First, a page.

And it sets up the next leg of Will’s journey.

So more than anything it’s a thematic episode and a putting-pieces-in-place episode, not so much a memorable episode with big, dramatic set pieces.

My rating: 7 of 10.

Tao Okamoto stars in "Secondo."

Season 3, episode 3: “Secondo” (June 18, 2015)

“This course may include different meats and types of fish…The primo or the secondo may be considered more important depending on the locality and the situation.”Wikipedia

Guest stars: Rinaldo Rocco, Fortunato Cerlino, Tao Okamoto, Julian Richings.

When Bedelia asks Hannibal about Will’s next destination, he replies, “Someplace I can never go.” Home; or more specifically, the Lecter estate in Aukštaitija, Lithuania. In a conversation Will imagines having with Hannibal, the latter describes it as the place where construction of the fabled memory palace began; yet, later, one of the two remaining inhabitants of the castle mentions rooms Hannibal “cannot safely enter.” What memories could possibly be so unpleasant that Hannibal the Cannibal could not bear to face them?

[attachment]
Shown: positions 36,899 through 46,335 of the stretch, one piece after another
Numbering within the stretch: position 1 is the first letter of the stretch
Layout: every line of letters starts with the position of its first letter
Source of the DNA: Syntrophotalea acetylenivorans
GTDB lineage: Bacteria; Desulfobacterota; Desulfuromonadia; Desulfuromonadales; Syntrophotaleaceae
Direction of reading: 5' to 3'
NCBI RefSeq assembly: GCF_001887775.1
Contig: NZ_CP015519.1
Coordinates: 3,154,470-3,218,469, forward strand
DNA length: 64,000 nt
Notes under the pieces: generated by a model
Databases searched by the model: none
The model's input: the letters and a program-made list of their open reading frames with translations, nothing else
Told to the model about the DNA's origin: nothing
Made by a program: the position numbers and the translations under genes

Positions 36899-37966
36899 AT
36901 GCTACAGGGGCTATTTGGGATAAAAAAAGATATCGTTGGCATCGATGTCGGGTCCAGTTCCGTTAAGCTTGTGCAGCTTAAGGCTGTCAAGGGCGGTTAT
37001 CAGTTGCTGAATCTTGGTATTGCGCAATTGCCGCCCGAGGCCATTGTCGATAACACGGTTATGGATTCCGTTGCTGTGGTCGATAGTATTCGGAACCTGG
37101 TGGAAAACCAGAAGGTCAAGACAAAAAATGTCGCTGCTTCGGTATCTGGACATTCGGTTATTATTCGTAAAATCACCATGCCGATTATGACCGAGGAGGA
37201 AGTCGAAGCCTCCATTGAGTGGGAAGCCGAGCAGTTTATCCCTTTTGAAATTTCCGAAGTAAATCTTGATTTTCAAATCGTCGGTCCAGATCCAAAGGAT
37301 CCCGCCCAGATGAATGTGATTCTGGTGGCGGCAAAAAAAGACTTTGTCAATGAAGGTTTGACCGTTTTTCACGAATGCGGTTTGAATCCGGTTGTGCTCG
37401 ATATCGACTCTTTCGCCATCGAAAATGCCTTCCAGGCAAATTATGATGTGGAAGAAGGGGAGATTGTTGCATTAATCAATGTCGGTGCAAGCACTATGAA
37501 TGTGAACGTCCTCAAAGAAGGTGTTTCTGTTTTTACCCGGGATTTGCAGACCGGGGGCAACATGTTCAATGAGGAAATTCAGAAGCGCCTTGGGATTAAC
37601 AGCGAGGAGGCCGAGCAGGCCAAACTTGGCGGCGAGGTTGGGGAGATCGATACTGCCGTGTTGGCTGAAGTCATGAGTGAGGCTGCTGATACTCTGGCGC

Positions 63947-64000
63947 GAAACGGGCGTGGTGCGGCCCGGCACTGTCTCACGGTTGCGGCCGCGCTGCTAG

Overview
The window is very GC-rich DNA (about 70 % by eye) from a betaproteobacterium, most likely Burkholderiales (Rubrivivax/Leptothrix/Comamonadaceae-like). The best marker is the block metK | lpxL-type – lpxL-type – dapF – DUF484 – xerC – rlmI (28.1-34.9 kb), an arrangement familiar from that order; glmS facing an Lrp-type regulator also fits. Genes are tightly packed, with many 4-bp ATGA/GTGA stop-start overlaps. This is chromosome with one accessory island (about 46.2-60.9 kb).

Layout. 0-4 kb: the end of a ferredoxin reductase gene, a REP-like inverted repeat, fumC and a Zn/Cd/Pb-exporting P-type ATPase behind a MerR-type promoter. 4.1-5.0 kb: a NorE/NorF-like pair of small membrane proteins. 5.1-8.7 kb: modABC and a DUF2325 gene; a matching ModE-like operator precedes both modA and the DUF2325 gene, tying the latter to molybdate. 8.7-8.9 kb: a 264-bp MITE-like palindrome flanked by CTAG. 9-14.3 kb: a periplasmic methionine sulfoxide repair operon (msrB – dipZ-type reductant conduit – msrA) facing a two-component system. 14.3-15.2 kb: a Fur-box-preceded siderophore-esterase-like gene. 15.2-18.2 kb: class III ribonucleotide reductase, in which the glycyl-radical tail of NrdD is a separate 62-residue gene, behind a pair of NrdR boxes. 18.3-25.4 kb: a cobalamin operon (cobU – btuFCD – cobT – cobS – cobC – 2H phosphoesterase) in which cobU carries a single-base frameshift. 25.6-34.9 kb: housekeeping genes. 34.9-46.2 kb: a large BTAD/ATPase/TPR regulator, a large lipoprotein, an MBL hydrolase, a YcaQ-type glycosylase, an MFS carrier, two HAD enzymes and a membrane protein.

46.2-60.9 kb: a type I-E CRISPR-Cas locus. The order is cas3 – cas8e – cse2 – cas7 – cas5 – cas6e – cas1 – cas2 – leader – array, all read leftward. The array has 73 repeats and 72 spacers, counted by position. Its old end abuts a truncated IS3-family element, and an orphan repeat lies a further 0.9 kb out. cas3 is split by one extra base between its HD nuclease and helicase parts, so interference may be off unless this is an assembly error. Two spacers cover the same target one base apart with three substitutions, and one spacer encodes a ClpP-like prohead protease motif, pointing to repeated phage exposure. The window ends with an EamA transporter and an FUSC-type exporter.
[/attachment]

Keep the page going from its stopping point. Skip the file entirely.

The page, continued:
As a child, he lived here with his sister Mischa, although he felt more like a father to her than a brother. Then, something happened. Details are sketchy–I guess if you want specifics that badly, you can always watch or read Hannibal Rising–but someone murdered her and not only ate her remains, but also forced Hannibal to partake in the cannibalism. This is where the estate’s two residents come in. One is Chiyoh (Tao Okamoto), former servant of Lecter’s aunt (the name “Lady Murasaki” never comes up), who meets Will and introduces him to the second inhabitant.